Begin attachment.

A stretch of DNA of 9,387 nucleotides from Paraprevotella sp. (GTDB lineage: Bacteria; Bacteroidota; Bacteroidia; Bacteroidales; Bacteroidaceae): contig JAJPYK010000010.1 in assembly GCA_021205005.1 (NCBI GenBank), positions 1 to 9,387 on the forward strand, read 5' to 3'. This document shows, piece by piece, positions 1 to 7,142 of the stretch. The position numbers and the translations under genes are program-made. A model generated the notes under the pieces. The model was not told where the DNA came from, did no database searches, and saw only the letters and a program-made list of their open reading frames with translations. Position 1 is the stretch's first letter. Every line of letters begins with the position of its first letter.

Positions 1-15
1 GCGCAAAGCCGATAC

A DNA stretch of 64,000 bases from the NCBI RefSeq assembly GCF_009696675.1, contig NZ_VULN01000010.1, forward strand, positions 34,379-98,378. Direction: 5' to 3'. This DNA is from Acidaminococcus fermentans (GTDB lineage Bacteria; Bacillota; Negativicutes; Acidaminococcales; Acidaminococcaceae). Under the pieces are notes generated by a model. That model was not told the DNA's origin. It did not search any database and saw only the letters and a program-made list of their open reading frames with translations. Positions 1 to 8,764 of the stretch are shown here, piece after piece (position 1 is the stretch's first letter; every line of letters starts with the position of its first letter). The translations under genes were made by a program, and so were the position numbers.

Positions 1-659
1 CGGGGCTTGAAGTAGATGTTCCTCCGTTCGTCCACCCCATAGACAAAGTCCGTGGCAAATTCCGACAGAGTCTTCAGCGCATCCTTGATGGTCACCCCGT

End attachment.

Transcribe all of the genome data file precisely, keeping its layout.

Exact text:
A stretch of DNA of 9,387 nucleotides from Paraprevotella sp. (GTDB lineage: Bacteria; Bacteroidota; Bacteroidia; Bacteroidales; Bacteroidaceae): contig JAJPYK010000010.1 in assembly GCA_021205005.1 (NCBI GenBank), positions 1 to 9,387 on the forward strand, read 5' to 3'. This document shows, piece by piece, positions 1 to 7,142 of the stretch. The position numbers and the translations under genes are program-made. A model generated the notes under the pieces. The model was not told where the DNA came from, did no database searches, and saw only the letters and a program-made list of their open reading frames with translations. Position 1 is the stretch's first letter. Every line of letters begins with the position of its first letter.

Positions 1-15
1 GCGCAAAGCCGATAC

A DNA stretch of 64,000 bases from the NCBI RefSeq assembly GCF_009696675.1, contig NZ_VULN01000010.1, forward strand, positions 34,379-98,378. Direction: 5' to 3'. This DNA is from Acidaminococcus fermentans (GTDB lineage Bacteria; Bacillota; Negativicutes; Acidaminococcales; Acidaminococcaceae). Under the pieces are notes generated by a model. That model was not told the DNA's origin. It did not search any database and saw only the letters and a program-made list of their open reading frames with translations. Positions 1 to 8,764 of the stretch are shown here, piece after piece (position 1 is the stretch's first letter; every line of letters starts with the position of its first letter). The translations under genes were made by a program, and so were the position numbers.

Positions 1-659
1 CGGGGCTTGAAGTAGATGTTCCTCCGTTCGTCCACCCCATAGACAAAGTCCGTGGCAAATTCCGACAGAGTCTTCAGCGCATCCTTGATGGTCACCCCGT